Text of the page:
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Combining a pop sociology approach with rigorous analysis rich in economic history and organizational behaviour, Matthew Fraser and Soumitra Dutta have written a lively and provocative book ...
Combining a pop sociology approach with rigorous analysis rich in economic history and organizational behaviour, Matthew Fraser and Soumitra Dutta have written a lively and provocative book about the global popularity of social networking platforms – from MySpace and Facebook to YouTube, Wikipedia and Twitter. Social networking sites are a global phenomenon. Sites like MySpace and Facebook now boast hundreds of millions of members. Online social interaction has become an indispensable part of their daily lives. Fraser and Dutta examine the powerful forces driving this social e-revolution, describe the equally powerful reactions to it, and make predictions about its long-term consequences.
The book is organized around three major themes: identity, status, and power. Following the explosion of Web 2.0 social platforms, identities are becoming increasingly multi-faceted, status is becoming more democratically based on performance, and power is being diffused from centralized vertical structures to horizontal networks. These are powerful changes with profound, far-reaching implications for how we organize our lives, our institutions, and our society.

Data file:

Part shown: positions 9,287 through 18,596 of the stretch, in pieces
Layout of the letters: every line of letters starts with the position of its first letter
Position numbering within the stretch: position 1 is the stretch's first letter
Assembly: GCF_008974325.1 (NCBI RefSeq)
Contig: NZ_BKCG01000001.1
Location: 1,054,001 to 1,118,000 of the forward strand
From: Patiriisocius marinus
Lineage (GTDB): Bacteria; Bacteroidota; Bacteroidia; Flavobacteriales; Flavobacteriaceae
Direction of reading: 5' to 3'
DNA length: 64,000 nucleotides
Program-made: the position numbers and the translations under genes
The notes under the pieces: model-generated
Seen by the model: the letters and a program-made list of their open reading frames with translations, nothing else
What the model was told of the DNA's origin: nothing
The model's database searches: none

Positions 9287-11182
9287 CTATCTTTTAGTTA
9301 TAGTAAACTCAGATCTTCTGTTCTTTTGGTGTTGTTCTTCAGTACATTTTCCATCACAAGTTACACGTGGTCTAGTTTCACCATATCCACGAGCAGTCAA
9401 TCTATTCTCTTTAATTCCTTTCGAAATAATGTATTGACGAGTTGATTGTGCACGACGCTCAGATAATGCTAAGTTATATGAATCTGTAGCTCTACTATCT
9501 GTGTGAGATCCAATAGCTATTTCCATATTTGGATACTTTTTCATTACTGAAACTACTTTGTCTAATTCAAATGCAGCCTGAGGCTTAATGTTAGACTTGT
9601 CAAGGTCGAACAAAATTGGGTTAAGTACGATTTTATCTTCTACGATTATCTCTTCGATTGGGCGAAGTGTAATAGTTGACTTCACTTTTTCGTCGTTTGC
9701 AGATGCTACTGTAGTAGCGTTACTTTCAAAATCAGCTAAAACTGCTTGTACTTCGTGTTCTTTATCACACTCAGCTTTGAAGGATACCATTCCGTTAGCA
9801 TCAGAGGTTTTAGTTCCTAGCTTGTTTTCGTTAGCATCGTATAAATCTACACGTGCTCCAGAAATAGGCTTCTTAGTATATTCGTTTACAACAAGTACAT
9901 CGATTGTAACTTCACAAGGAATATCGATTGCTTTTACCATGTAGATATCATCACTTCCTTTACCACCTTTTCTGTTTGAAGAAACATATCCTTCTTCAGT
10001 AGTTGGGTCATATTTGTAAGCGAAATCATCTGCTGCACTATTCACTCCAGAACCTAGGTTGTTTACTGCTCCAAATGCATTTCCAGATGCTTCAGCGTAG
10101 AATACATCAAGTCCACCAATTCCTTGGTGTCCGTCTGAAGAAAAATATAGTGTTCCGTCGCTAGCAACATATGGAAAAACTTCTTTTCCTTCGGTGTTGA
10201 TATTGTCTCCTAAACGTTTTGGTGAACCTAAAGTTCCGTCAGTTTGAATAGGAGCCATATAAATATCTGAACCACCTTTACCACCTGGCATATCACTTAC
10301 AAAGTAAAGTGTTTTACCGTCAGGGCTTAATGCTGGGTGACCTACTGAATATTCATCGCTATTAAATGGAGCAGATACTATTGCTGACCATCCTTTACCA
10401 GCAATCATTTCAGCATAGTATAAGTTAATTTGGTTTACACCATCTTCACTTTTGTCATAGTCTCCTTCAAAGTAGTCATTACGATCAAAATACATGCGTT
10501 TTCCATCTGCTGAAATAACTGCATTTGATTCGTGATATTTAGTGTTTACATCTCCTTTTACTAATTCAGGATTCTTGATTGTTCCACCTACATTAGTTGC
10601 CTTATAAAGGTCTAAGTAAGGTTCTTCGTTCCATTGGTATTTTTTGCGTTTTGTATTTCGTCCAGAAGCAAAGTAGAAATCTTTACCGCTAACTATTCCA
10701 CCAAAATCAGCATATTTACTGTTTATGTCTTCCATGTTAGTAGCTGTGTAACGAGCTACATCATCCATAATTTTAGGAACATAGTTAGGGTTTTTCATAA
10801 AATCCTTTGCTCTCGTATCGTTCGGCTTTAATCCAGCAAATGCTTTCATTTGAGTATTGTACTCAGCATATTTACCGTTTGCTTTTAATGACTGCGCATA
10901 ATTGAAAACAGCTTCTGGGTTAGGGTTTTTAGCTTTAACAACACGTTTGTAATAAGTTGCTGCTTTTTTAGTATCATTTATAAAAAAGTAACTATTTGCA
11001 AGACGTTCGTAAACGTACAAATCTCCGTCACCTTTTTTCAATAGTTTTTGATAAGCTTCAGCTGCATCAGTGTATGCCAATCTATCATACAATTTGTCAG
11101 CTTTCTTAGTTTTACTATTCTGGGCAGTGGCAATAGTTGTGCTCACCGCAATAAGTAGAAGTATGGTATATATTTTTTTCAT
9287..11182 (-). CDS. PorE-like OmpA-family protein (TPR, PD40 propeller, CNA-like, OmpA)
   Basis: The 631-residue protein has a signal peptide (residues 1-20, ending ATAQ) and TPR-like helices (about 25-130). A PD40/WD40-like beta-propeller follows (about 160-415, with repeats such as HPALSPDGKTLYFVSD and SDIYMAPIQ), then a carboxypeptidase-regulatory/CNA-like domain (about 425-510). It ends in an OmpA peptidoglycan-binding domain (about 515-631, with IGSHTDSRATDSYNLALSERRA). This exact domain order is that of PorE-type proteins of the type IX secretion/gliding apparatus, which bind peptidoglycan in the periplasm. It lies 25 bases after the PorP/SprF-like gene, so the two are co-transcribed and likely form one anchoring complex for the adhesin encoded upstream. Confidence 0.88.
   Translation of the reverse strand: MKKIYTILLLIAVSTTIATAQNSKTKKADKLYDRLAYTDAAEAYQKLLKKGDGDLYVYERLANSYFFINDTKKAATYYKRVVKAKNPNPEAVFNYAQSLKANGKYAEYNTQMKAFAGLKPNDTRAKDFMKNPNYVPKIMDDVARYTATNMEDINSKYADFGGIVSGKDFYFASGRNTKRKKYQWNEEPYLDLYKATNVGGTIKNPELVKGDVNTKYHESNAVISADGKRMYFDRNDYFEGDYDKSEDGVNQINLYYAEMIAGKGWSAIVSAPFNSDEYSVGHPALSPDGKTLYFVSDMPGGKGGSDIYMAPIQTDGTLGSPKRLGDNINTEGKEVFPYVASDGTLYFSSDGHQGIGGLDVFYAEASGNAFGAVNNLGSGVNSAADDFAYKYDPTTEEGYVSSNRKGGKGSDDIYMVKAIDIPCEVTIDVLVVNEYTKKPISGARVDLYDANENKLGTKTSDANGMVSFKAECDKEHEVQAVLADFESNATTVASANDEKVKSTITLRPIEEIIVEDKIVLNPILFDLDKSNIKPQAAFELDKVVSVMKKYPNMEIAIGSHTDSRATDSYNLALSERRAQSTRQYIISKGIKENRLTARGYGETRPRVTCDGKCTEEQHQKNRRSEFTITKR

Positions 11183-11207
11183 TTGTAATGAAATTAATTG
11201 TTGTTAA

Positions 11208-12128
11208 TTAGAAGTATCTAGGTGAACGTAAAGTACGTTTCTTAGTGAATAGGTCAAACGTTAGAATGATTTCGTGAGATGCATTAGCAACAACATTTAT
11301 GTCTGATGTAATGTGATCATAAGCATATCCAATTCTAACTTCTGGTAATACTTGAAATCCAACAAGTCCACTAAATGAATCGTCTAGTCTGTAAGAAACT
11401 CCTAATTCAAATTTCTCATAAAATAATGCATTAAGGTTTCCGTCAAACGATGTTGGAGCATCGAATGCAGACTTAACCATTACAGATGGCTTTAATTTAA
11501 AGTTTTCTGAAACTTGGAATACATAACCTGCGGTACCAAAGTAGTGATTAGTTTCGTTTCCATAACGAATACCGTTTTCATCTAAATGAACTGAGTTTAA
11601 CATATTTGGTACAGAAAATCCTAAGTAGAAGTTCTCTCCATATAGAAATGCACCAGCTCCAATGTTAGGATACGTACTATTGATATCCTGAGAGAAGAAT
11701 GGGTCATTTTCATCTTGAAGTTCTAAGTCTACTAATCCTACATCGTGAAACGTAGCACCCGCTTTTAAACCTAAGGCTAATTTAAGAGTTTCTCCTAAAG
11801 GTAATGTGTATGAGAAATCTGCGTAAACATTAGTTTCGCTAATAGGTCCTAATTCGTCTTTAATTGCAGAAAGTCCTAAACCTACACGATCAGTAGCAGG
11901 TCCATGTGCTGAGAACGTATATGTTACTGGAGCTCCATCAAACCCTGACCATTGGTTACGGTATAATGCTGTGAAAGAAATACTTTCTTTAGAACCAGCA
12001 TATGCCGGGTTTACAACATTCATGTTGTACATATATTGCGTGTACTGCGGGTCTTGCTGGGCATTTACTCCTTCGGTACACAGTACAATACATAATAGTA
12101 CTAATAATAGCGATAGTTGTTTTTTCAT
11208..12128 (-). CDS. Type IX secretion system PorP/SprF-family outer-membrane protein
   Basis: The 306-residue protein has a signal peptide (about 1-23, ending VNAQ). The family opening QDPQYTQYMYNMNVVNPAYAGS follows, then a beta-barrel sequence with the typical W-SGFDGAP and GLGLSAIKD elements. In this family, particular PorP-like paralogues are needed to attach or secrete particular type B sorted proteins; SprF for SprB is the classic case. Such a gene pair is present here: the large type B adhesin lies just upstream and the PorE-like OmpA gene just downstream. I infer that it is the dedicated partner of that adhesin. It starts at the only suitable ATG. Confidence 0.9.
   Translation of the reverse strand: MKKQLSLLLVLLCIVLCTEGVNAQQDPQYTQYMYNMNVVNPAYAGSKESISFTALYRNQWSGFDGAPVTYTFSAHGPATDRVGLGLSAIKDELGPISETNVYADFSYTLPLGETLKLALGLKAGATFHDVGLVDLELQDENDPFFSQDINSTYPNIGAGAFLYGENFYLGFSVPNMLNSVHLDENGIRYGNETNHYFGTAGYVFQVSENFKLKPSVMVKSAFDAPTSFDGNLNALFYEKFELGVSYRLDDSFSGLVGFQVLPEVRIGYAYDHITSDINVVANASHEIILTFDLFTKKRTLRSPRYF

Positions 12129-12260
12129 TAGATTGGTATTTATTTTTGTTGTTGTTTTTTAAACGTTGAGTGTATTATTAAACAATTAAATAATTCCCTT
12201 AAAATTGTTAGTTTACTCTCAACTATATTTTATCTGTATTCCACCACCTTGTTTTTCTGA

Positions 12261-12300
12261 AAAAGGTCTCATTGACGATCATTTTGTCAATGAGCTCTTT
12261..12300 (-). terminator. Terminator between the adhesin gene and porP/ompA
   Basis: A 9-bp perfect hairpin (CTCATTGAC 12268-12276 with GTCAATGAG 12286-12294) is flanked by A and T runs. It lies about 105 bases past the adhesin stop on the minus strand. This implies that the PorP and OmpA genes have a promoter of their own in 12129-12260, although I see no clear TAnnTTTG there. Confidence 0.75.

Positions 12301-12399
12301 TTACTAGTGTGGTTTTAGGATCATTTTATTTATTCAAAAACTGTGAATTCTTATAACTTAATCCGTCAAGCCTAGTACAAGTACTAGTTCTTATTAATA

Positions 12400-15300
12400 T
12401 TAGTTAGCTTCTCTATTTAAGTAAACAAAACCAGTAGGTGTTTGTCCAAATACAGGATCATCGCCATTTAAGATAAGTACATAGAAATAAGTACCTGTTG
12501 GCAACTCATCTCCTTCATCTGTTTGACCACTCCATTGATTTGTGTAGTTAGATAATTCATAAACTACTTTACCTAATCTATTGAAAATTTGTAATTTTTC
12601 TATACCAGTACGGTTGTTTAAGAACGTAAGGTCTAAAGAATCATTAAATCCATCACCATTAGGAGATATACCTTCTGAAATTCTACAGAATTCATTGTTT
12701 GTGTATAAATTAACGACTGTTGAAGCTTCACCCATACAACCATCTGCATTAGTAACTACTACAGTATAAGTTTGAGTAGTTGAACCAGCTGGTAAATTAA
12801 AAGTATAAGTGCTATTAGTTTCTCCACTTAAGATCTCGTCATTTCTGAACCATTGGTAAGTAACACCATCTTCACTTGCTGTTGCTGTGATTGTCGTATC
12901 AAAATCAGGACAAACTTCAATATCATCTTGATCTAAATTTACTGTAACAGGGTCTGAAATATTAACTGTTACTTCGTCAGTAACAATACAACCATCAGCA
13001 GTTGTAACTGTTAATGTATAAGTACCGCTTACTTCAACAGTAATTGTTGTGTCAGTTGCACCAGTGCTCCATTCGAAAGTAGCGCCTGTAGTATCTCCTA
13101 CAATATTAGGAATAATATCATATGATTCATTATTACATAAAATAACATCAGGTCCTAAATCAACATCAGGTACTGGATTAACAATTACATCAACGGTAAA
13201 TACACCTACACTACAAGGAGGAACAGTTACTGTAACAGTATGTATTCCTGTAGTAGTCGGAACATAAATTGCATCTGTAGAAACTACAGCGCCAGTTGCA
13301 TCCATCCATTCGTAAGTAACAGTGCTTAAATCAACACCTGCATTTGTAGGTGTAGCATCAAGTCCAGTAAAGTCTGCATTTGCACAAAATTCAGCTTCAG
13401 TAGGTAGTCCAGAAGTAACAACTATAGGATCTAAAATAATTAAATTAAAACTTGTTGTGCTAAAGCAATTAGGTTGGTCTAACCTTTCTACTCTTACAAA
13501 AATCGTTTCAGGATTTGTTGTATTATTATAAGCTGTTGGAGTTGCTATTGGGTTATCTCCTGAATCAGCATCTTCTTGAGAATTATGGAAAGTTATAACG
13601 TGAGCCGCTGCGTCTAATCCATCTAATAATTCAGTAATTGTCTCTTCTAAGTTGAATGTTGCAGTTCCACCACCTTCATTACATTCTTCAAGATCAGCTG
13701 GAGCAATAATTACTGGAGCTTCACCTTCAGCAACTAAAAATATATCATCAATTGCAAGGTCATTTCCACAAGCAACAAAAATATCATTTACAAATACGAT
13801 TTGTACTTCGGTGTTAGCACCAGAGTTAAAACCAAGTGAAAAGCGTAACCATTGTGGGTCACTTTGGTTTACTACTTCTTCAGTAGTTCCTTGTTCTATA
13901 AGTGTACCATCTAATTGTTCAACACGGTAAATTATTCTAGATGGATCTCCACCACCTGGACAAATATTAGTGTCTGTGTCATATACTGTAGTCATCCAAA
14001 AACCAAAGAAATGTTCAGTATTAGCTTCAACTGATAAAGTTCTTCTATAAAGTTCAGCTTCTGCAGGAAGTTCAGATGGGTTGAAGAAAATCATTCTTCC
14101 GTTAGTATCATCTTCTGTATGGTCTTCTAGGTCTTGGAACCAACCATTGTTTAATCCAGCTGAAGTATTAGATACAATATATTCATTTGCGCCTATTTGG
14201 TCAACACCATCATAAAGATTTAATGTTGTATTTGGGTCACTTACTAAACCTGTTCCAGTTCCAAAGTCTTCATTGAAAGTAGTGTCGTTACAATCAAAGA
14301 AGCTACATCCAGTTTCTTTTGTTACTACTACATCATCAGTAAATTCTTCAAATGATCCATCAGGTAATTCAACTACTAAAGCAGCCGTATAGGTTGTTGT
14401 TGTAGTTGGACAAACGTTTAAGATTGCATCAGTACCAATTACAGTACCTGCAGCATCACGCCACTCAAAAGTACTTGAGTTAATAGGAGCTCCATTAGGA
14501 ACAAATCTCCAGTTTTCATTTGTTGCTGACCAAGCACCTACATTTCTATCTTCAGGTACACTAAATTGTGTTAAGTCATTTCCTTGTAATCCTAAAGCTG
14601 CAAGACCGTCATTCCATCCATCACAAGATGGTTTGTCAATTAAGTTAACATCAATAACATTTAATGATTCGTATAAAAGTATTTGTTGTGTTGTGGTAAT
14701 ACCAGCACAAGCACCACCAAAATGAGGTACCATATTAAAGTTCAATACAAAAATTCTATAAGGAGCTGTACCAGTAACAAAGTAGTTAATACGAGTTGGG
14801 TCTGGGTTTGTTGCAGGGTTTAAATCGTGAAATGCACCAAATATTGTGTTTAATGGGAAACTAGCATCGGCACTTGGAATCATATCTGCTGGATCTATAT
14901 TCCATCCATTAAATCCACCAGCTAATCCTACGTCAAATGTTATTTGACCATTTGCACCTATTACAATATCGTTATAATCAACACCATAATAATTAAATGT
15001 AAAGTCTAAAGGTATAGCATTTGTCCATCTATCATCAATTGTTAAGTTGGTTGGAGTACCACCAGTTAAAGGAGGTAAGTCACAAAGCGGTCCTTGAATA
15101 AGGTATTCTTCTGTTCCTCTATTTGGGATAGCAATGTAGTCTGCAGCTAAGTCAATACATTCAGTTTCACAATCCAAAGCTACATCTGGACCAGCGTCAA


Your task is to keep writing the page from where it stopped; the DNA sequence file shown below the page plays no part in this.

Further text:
Taking its title from the whimsical “sheep throwing” application used by members of sites like Facebook, the book concludes with reflections on the Web’s potential to revitalize social capital and civic participation through e-government and e-democracy. Throwing Sheep in the Boardroom will be enjoyed by educated readers with an interest in social trends, consumer behaviour, psychology, history, politics and economics.
Introduction: social networking e-ruptions – identity, status, power.
Part I IDENTITY.
1 The I’s have it: multiple selves in virtual worlds.
2 The kindness of strangers: the ties that bind.
3 It’s a small world: exit, voice and loyalty.
4 We Googled you: the privacy paradox.
5 Virtual reality: Second Life and death.
Part II STATUS.
6 Social capital: monkeysphere to cyberspace.
7 Me, MySpace and I: the fame game.
8 Status hierarchies: loveable fools and competent jerks.
9 Everyone’s a critic: ratings and rankings.
10 Blogs, bosses and brands: reputation management.
Part III POWER.
11 The anatomy of power: getting things done.
12 Davids and Goliaths: the revenge of the amateur.
13 Markets 2.0: why MyMusic calls the tune.
14 Enterprise 2.0: wiki while you work.
15 Democracy 2.0: friends in low places.
Posted July 15, 2011
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